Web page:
Puttin’ On The Paint and how much paint do I need? Estimating paint depends on the amount of walls you plan on painting. Make sure that you have the right amount of paint because the only way to ensure your color stays consistent is to purchase all your paint at the same time. I have bought paint that was a stock color before and you would think it would always be the same. Not true. Actually I like to go through the paint and it has a lot number. If you can get your paint with all the same lot numbers you chances of it being all exactly the same color is great.
You get what you pay for.From my experience I have found that is is always better to buy good paint and good bruches. You might be better off spending a bit more per gallon of paint than buying the cheapest paint available, which will require you to paint more coats and, ultimately purchase more gallons, to get good coverage.
You usually can’t return unused cans of custom-mixed paint, so I have added a formula below that shoul help you figure out how much paint youn will need. Always keep at least one of the color code stickers from the top of your paint can so if you need more paint now of for future touch ups. The more accurately you can estimate how much paint you need, the less likely you are to end up with too much, or too little, paint.Use the formula below it should help you in the buying process.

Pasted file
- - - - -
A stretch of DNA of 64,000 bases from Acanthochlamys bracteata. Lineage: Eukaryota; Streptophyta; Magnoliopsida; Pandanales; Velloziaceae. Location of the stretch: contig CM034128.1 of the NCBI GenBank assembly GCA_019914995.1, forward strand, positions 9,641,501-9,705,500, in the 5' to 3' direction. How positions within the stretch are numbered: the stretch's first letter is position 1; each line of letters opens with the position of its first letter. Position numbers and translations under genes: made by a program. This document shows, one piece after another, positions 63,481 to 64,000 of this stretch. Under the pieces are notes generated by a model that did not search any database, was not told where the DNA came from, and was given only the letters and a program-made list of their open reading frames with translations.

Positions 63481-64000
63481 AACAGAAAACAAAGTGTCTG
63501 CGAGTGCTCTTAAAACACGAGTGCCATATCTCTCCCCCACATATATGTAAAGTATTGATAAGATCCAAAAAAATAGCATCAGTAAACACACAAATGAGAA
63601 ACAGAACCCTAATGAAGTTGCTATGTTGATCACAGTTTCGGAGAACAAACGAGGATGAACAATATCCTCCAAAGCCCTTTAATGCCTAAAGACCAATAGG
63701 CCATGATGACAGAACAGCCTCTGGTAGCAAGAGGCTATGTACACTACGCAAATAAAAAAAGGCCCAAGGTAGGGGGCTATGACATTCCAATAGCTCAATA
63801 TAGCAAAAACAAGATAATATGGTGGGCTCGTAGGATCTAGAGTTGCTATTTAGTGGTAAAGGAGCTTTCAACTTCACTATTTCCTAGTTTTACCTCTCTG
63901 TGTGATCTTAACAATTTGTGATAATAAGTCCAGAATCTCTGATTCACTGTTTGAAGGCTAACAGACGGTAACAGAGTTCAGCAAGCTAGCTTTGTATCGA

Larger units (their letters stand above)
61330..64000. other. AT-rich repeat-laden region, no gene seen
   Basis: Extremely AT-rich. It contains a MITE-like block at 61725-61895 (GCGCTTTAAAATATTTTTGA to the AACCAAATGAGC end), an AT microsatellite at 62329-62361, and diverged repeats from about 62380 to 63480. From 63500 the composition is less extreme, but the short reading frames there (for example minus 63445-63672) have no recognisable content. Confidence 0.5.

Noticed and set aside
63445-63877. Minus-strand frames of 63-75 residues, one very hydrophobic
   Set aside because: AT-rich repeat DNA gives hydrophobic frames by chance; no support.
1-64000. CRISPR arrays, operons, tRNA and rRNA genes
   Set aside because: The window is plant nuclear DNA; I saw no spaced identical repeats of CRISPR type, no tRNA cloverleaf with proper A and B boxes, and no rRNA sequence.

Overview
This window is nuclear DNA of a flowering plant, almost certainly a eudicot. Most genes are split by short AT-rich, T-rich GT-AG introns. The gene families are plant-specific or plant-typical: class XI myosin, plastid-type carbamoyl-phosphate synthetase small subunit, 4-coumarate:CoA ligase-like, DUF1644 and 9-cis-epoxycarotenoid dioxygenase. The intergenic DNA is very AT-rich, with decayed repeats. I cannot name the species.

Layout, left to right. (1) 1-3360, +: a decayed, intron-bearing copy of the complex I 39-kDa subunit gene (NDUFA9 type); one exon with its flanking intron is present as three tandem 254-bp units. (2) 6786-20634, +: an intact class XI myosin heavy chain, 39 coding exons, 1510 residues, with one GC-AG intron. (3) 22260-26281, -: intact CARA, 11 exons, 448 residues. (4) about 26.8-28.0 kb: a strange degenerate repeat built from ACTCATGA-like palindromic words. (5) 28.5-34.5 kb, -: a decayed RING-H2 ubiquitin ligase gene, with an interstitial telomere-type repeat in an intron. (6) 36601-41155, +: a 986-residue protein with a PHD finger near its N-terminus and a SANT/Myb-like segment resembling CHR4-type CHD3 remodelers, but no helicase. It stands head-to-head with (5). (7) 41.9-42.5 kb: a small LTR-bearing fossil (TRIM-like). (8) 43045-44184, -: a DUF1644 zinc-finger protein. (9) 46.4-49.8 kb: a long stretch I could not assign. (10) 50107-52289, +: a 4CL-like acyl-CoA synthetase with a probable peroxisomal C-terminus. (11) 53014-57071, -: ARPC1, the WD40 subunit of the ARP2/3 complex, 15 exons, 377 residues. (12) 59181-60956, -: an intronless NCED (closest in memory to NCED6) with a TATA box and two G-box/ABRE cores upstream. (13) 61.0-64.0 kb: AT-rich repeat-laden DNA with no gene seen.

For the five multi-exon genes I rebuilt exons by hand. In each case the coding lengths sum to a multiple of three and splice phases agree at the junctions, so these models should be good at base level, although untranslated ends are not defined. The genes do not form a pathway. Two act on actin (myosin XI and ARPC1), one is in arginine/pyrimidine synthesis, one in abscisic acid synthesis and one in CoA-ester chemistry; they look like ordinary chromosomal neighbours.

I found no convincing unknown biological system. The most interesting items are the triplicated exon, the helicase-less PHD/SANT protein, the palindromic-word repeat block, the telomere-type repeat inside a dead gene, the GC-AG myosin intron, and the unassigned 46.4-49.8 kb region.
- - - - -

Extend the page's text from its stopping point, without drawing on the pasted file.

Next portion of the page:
How much paint do I need?
Add together the length of each wall.
[wall] + [wall] + [wall] + [wall] = wall length
For example, 16 + 16 + 20 + 20 = 72 feet.
Multiply the total length of walls by the total height.
72 feet x 9 feet = 648 square feet
Subtract 20 square feet per door and 15 square feet per window.
[wall] – [door] – [window] = square footage
For example, 648 – 20 – 20 – 20 – 15 – 15 – 15 – 15 = 528 square feet.
Divide the answer by 350 (the estimated coverage/gallon) for smooth walls; or divide by 300 for rough or textured walls, which soak up more paint.
[square footage] ÷ 350 = 1.5 gallons for smooth walls per coat
For example, 528 ÷ 350 = 1.5 gallons for smooth walls and 528 ÷ 300 = 1.76 gallons for rough/textured walls.
Add 10 percent for waste.
1.428 x .10 = 0.1428
1.428 + 0.1428 = 1.57or 2 gallons for each coat of paint.
Between paint drying in the pan and mistakes along the way, you’ll want to have this 10 percent cushion. After all, you don’t want to run out.